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CMA
March 20, 2020  

CMBS Servicers Prep for Hotel-Loan Defaults

Commercial MBS servicers are girding for a slew of missed payments on securitized loans backed by U.S. hotels, which have seen cashflows plummet or disappear this month.

Amid increasing restrictions on travel and public gatherings to limit the spread of coronavirus, some hotels have shuttered while others are nearly vacant. That means large numbers of owners won’t be able to make loan payments for the next month or two — and possibly longer.

A wave of borrowers, their attorneys and other representatives have reached out to CMBS servicers in recent days to request loan-payment forbearance, permission to tap reserves and other forms of relief. Several servicing companies said they’re willing to consider those requests, but only on a case-by-case basis.

At Grapevine, Texas, advisory shop 1st Service Solutions, chief executive Ann Hambly said the firm was preparing notices of imminent default for about 50 hotel owners who won’t be able to make their next payments on hundreds of CMBS loans totaling at least $1.5 billion. “We have more coming in every day,” she said.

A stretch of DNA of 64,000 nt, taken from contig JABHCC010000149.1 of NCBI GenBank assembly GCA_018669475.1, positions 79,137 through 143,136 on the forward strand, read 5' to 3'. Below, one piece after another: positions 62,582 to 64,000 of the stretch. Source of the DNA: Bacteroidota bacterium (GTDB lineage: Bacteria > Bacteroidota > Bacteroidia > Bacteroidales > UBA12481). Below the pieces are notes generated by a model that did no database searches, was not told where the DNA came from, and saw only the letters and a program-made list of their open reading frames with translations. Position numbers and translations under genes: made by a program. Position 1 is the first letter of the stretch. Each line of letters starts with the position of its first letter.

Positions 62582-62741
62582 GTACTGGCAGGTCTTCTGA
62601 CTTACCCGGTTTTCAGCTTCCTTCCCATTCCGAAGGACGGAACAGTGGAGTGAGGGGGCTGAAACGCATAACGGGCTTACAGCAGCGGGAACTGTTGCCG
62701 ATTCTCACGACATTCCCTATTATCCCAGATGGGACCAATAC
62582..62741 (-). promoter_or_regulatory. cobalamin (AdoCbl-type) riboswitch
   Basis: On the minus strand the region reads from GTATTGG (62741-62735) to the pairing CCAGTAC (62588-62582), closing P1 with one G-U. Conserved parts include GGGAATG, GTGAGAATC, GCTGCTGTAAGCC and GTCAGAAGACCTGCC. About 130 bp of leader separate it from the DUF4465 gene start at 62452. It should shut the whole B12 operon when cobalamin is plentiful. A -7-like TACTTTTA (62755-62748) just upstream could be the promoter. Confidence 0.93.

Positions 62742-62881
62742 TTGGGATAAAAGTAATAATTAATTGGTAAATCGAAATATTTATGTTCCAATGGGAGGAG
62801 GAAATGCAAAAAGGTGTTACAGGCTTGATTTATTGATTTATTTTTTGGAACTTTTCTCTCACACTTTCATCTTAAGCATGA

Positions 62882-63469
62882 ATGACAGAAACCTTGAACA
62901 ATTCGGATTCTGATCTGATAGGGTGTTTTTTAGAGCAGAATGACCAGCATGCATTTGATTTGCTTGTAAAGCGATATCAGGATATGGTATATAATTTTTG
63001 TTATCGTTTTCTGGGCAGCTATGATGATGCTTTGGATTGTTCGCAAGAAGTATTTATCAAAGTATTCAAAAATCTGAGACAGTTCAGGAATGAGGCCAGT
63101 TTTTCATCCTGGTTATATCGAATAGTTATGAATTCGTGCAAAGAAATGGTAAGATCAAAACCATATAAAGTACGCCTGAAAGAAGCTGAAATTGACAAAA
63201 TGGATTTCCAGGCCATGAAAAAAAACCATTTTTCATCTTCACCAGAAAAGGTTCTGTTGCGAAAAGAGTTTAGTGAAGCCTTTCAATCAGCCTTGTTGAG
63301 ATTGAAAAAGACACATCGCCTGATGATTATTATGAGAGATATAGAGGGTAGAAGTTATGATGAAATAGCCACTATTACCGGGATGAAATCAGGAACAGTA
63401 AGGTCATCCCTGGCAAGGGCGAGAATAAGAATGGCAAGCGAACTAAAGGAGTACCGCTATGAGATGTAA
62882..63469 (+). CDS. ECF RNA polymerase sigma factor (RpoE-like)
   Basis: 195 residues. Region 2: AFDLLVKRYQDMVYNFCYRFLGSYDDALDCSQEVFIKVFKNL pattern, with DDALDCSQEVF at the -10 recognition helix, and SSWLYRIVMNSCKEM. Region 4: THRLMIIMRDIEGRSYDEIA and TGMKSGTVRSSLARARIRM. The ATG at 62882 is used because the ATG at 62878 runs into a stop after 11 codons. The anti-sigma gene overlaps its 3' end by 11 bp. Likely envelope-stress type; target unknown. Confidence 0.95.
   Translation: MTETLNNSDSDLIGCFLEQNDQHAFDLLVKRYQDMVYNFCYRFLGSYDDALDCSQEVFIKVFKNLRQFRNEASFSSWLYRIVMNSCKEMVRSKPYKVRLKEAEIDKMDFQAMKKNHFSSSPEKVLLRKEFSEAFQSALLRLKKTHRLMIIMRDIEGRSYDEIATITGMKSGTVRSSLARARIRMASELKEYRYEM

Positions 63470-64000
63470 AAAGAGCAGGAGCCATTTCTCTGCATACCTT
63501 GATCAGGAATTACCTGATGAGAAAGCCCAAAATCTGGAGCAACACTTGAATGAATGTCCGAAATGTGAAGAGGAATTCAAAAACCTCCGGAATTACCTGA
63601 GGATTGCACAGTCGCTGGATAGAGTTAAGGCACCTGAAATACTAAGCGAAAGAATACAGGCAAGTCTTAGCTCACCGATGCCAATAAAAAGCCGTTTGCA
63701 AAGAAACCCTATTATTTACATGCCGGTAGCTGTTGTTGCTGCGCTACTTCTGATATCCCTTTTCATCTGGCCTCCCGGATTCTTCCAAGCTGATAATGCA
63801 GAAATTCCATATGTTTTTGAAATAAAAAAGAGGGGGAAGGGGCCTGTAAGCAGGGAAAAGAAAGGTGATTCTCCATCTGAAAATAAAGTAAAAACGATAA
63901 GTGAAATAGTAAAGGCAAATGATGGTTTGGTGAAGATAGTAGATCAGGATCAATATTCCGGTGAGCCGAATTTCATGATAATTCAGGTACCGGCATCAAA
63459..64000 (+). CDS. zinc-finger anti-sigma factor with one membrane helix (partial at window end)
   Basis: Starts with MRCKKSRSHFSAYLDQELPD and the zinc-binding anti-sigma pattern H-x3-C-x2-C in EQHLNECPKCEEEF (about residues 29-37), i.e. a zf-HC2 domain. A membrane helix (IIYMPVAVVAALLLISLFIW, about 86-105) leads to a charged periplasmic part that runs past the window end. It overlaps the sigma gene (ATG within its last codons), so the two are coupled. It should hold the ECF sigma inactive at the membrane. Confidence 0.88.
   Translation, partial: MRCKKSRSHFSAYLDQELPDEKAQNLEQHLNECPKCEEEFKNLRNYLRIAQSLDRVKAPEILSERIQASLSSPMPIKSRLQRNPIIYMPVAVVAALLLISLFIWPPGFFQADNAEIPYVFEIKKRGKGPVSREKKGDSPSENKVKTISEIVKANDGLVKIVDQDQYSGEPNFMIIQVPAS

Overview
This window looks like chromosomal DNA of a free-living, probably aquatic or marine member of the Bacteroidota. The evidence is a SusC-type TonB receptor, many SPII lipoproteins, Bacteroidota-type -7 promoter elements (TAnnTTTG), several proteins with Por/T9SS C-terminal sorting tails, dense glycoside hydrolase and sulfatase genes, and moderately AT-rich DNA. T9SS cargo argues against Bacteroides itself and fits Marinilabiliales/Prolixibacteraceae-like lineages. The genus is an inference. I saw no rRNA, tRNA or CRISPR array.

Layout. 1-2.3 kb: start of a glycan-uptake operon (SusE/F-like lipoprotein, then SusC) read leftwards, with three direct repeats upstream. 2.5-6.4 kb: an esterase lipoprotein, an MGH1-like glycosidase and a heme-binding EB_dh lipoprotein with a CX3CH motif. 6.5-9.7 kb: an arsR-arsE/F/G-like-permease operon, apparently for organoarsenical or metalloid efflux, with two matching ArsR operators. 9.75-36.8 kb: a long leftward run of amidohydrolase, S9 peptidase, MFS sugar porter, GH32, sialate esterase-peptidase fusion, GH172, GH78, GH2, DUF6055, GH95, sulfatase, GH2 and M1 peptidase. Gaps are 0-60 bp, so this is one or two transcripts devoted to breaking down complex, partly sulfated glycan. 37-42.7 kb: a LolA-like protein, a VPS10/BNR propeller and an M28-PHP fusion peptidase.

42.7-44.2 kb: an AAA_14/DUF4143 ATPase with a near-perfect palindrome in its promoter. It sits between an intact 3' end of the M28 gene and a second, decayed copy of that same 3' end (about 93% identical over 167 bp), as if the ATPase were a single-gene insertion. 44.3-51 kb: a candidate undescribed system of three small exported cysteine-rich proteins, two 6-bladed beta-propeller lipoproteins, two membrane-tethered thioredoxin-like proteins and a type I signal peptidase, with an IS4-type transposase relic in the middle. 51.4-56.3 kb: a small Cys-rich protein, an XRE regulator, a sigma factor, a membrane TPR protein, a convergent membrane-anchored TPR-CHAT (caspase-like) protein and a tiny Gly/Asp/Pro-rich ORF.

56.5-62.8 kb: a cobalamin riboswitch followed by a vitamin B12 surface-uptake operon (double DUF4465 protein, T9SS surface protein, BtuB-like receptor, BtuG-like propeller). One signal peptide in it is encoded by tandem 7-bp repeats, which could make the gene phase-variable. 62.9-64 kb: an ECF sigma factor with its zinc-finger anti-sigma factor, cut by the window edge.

One servicing veteran said “the more-sophisticated corporate owners are especially out in front” in contacting lenders pre-emptively, before falling into delinquency.

While hotels are the hardest-hit property type at this stage of the crisis, servicing pros said some owners of retail and other properties affected by “social distancing” and the pandemic’s effects on the economy have started to raise similar alarms.

Market pros welcomed initial signals from servicers that they’re willing to be flexible.

“That’s an inherent positive for the sector, that at least initially, servicers will step up and not liquidate right away,” said Senay Dawit, a senior director on the CMBS team at S&P. “When you do liquidate, losses can be much worse than if you can hold onto the assets and let markets calm down.”

Some senior servicing pros said they’ve also received calls from securitization lenders urging them to avoid actions that could cause long-term damage to the CMBS market.

“The CMBS issuers are being proactive,” one servicer said. “They’re not talking to us about specific loans, but they want to know what our plans are for dealing with this.” The lenders are imploring servicers to refrain from pursuing immediate foreclosures and loan workouts, which can be costly and painful for borrowers and bondholders.

“The issuers are telling us, ‘This is not the time for you to go kicking in the borrowers’ teeth,’ ” the servicing executive said. “The issuers don’t really have a dog in this fight,” but they want to ensure that this unprecedented market disruption doesn’t become so painful for property owners that they swear off CMBS borrowing forever, he said. Major institutional borrowers like Blackstone and Brookfield also have a vested interest in preserving CMBS as a financing option, he added.